I would look for the food that was good for me. I carried around a good stock of vegetables in my pocket for snacks. I looked for low fat/high protein food. I don’t really like chicken breast, fish, sardines, but they are the best food for you. I could eat a lot of them. I didn’t cook them fancy either. There was no fried food for me. I steamed stuff, baked it, boiled it, but I didn’t add a bunch of fat to make it palatable. Eggs were my best friend. If you remove the yoke from a hard boiled egg, you are eating pure protein. It may not taste that good, but you can live on it, and you get used to it too.
Stay away from diet food. One thing most people don’t realize is what artificial sweeteners are doing to us. Just look at the average Diet Soda drinker and it should become quite obvious; it’s not working. Artificial sweeteners are not only addictive, they make you crave sweets. The best thing you can is learn to eat plain food. Fruits, vegetables, and meats prepared in good way are good to eat, but they aren’t too good.
5. Take one day a week off you regular diet.
Don’t go crazy, but take a break from calorie counting and have a day that you eat more than the usual. This not only gives you something to look forward too, it also helps to speed up your metabolism. Enjoy some of the food you normally consider off limits as a award for making through the week. This is just as important as all the other points I’ve mentioned. It helps you to stay motivated, and it stops your body from going into starvation mode.
5. Prioritize exercise.
When I say prioritize exercise, I mean give it the same kind of commitment you give to your job. If you’re well enough to work; you’re well enough to workout. You also need a balance in the types of exercises you do. I’m not going to go into a lot of details here, but there are plenty of fitness gurus who would love to get you pointed in the right direction. I do want to point out the differences between cardio and strength training. Both are important in the weight loss process. Most people, when they think of losing weight they figure cardio exercises like running, cycling, elliptical machines are the route to go. Cardio does burn up calories much faster than strength training, so those who want to loose weight may try long periods of cardio as the way to do it.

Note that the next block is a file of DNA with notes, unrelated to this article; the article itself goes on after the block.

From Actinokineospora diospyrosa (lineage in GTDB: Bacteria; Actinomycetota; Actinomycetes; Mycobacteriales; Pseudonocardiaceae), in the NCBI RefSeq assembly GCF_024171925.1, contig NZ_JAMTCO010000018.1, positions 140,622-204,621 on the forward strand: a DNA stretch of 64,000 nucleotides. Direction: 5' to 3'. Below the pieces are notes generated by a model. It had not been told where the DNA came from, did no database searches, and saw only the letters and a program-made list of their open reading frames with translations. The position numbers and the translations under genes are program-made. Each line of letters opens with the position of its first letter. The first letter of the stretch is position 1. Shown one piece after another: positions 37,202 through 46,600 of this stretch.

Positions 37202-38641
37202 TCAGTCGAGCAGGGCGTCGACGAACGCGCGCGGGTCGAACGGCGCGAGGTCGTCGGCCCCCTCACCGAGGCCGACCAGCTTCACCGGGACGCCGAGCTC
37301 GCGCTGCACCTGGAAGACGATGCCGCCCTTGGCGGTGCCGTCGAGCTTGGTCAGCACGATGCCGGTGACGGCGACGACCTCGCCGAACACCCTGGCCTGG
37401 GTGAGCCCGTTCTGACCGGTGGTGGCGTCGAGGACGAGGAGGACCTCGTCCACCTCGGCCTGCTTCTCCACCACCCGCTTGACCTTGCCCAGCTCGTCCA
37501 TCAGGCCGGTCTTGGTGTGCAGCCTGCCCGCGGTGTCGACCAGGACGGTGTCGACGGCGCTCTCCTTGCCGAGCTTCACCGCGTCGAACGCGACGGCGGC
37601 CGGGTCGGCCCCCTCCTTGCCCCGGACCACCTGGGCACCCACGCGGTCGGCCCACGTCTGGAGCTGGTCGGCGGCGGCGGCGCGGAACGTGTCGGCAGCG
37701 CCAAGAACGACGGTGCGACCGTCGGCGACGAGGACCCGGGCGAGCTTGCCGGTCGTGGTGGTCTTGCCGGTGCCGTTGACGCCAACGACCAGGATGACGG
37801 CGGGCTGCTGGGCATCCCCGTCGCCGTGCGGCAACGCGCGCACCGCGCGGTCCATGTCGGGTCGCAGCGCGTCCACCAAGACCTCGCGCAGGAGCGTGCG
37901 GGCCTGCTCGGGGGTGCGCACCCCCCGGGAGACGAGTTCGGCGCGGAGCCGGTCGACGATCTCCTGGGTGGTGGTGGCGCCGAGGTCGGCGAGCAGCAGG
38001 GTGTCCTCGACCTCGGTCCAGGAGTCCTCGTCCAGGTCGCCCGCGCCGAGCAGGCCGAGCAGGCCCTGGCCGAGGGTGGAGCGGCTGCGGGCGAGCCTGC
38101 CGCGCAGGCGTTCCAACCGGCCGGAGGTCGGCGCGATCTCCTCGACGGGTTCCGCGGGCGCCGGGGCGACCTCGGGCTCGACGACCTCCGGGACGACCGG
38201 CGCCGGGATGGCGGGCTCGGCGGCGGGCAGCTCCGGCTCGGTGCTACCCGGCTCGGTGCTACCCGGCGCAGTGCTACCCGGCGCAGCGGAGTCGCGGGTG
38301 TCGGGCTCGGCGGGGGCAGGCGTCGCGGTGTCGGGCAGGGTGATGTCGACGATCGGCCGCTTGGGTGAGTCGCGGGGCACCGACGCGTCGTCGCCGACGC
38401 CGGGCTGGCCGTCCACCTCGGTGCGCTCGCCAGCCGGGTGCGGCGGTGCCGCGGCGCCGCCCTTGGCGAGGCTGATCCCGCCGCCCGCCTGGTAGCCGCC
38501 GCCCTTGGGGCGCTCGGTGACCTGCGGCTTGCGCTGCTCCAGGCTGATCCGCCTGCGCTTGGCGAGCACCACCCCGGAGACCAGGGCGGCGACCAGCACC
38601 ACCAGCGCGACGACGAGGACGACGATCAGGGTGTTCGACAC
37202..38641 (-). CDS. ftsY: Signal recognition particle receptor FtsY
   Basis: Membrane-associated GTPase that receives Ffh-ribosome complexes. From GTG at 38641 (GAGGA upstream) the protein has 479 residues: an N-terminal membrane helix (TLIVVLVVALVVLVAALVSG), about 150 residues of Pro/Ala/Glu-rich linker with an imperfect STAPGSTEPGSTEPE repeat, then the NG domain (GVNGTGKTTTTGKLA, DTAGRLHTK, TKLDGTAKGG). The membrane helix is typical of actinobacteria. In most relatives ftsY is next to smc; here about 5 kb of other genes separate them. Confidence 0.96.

There are some other things to consider. For instance, muscle burns up calories. Working out with weights won’t burn as many calories, but it does burn calories for a longer period of time. When a person burns a lot of calories quickly through excessive cardio, they not only loose body fat, they can start loosing muscle mass as well. Have you ever notice that long distance runner look much less fit than a sprinter? There’s a reason for that. The long runs are burning up muscle along with fat. It’s not that good for the body. There’s nothing wrong with a good thirty minute cardio exercise, but even that may be better spent with interval training. Instead of a long steady jog or walk, you would be better to really push yourself for a short period of time (like 30-60 seconds) and then rest and do it again for several cycles.
Strength training and interval training both build muscle. As a result, you are burning up calories at a faster rate for a longer period of time after leaving the gym. You are increasing your metabolism more as more muscle is developed.
Currently, I don’t have to count calories and I can pretty well eat what I want. I still weigh each morning so I know when I need to cut back. I believe my metabolism is about that of a teenager. It wasn’t always like that, but it is now. I continue to hit the gym 5 days a week for about an hour. It’s a habit now just as natural like getting up and going to work. I don’t always feel like it, nor do I always push myself as much as I do at other times. But I get a great deal of satisfaction having a level of fitness where I can enjoy life. I love walks in the wooded hills near my home. I find an evening run once in a while to be relaxing. I turn 50 this March and I can still fit in my old Marine Corps uniform. More importantly, I know I can still pass a Marine Corp physical fitness test in respectable standing. I hope this will encourage more people to make the lifestyle change as well. It is well worth the effort.